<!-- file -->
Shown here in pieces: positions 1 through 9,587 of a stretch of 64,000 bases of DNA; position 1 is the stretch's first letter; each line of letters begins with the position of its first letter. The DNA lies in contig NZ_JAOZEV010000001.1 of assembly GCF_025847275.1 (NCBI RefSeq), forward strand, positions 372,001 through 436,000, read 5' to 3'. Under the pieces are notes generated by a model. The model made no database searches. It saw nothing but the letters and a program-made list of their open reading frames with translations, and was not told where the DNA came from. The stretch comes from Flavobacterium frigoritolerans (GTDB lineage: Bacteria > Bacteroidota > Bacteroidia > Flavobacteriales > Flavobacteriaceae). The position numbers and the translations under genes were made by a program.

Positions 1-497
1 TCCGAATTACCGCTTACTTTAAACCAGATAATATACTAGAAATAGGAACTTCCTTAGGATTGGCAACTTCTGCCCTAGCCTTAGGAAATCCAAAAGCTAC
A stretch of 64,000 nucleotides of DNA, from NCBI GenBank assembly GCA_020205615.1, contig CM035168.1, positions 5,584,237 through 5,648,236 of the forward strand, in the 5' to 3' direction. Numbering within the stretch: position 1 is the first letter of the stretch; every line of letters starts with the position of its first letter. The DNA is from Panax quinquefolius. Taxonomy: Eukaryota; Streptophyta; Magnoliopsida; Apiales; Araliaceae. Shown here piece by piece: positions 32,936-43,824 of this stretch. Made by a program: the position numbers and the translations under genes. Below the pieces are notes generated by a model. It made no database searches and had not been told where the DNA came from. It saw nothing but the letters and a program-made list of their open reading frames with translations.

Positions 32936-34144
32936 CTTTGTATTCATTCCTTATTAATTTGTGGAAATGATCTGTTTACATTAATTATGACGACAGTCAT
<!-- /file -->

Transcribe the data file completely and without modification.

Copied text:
Shown here in pieces: positions 1 through 9,587 of a stretch of 64,000 bases of DNA; position 1 is the stretch's first letter; each line of letters begins with the position of its first letter. The DNA lies in contig NZ_JAOZEV010000001.1 of assembly GCF_025847275.1 (NCBI RefSeq), forward strand, positions 372,001 through 436,000, read 5' to 3'. Under the pieces are notes generated by a model. The model made no database searches. It saw nothing but the letters and a program-made list of their open reading frames with translations, and was not told where the DNA came from. The stretch comes from Flavobacterium frigoritolerans (GTDB lineage: Bacteria > Bacteroidota > Bacteroidia > Flavobacteriales > Flavobacteriaceae). The position numbers and the translations under genes were made by a program.

Positions 1-497
1 TCCGAATTACCGCTTACTTTAAACCAGATAATATACTAGAAATAGGAACTTCCTTAGGATTGGCAACTTCTGCCCTAGCCTTAGGAAATCCAAAAGCTAC
A stretch of 64,000 nucleotides of DNA, from NCBI GenBank assembly GCA_020205615.1, contig CM035168.1, positions 5,584,237 through 5,648,236 of the forward strand, in the 5' to 3' direction. Numbering within the stretch: position 1 is the first letter of the stretch; every line of letters starts with the position of its first letter. The DNA is from Panax quinquefolius. Taxonomy: Eukaryota; Streptophyta; Magnoliopsida; Apiales; Araliaceae. Shown here piece by piece: positions 32,936-43,824 of this stretch. Made by a program: the position numbers and the translations under genes. Below the pieces are notes generated by a model. It made no database searches and had not been told where the DNA came from. It saw nothing but the letters and a program-made list of their open reading frames with translations.

Positions 32936-34144
32936 CTTTGTATTCATTCCTTATTAATTTGTGGAAATGATCTGTTTACATTAATTATGACGACAGTCAT